Quora answer: Thinking: Why are we so quick to judge and choose sides?

Feb 18 2014

Read Thinking, Fast and Slow by Daniel Kahneman

We in general are given to Fast Thinking, it comes natural and is spontaneous and instantaneous, but unfortunately it is full of biases, unfounded assumptions, fabricated narratives that are implausible on reflection and in general it allows us to function in the world in real time but does not stand up to scrutiny. Hegel calls it sense certainty.

On the other hand there is self-consciousness, reflection, thoughtfulness, and general the working things out for ourselves that takes time and effort and is challenging. There is no guarantee of success even if we think slowly about things before acting or deciding. So for the most part we just do not do it.

So we are ruled by the seemingly rational BLINK economy of rash decisions, which for the most part turn out fairly well, but when it is wrong it is really wrong, and at times we pay a heavy price for not thinking before we leap.

For instance, who to marry. Do we recognize who we should marry or are we carried away by our illusions. There is no good answer to many questions. There are wicked problems whose answers are all bad.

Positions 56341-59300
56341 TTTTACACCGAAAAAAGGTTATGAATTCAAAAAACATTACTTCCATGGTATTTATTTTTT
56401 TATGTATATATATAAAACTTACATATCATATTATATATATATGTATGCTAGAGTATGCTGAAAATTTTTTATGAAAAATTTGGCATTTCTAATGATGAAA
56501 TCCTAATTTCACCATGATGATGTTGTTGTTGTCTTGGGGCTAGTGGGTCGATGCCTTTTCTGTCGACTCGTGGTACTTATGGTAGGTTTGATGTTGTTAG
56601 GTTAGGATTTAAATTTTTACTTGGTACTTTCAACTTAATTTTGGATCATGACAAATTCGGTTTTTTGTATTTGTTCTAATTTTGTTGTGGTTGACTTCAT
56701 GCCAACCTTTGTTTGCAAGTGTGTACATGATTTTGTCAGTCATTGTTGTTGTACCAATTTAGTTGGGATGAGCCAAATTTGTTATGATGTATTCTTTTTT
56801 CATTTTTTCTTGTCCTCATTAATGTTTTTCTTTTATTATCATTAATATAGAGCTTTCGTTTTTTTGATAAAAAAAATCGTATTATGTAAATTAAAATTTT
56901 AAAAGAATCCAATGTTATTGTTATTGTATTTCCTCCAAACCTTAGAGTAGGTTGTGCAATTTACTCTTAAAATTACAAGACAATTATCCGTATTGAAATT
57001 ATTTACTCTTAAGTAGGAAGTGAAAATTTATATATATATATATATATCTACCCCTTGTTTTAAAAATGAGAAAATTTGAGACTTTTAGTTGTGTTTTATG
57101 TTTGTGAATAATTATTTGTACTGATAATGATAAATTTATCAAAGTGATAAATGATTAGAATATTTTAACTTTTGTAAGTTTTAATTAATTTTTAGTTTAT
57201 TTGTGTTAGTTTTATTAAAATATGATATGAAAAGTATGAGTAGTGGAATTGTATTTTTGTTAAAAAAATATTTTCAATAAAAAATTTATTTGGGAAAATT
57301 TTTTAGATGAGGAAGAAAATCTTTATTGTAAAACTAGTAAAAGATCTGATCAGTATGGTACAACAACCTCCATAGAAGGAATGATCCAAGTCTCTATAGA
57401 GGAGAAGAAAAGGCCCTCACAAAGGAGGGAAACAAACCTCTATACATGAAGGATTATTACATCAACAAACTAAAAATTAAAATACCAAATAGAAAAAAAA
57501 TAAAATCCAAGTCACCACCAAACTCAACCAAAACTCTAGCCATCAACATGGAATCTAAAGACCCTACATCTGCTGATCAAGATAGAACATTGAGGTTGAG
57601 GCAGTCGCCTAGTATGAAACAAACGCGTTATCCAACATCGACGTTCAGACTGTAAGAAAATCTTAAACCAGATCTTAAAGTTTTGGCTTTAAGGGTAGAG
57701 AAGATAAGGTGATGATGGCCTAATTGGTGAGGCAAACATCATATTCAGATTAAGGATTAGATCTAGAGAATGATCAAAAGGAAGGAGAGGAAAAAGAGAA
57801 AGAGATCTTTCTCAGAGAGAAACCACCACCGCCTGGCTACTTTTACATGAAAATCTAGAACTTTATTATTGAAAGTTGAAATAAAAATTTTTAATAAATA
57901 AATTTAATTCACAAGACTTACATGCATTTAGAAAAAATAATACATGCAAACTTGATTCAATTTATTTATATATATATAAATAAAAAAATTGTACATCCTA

To guide us Plato set up the divided line. He said there were two parts to that line one is ratio and the other doxa. Doxa is appearance and opinion. It is the largest part of the line. Ratio is the application of reason and the proper use of logos which is based on logic. Doxa can be grounded and ungrounded. Ratio can be representable or non-representable.

For each part of the divided line and its limits Aristotle said there were kinds of knowledge we should seek to acquire. They are nous, sophia, episteme, techne, phronesis, metis.


Basically Fast Thinking is involved in the production of Doxa and Slow Thinking is engaged in the Ratio.

Fast Thinking is easy and right much of the time but when it is wrong it is really wrong.

Slow Thinking is hard, and does not add much to what Fast Thinking surmises quickly, and what it produces seems impractical, or if nothing else useless rumination. But when it spots a major error in Fast Thinking then it is very worthwhile because it keeps us from paying dearly for incredible blunders that fast thinking would take us into if it were not checked. Like the financial crisis for instance, or that spur of the moment unaffordable purchase that will bankrupt you, for instance a sub-prime mortgage on an incredible house you know you is way beyond your means.

Why are we so quick to judge and choose sides? Because we are engaged most of the time in Fast Thinking that is full of biases and unchecked assumptions and which tells us stories that are for the most part fantastic fabrications.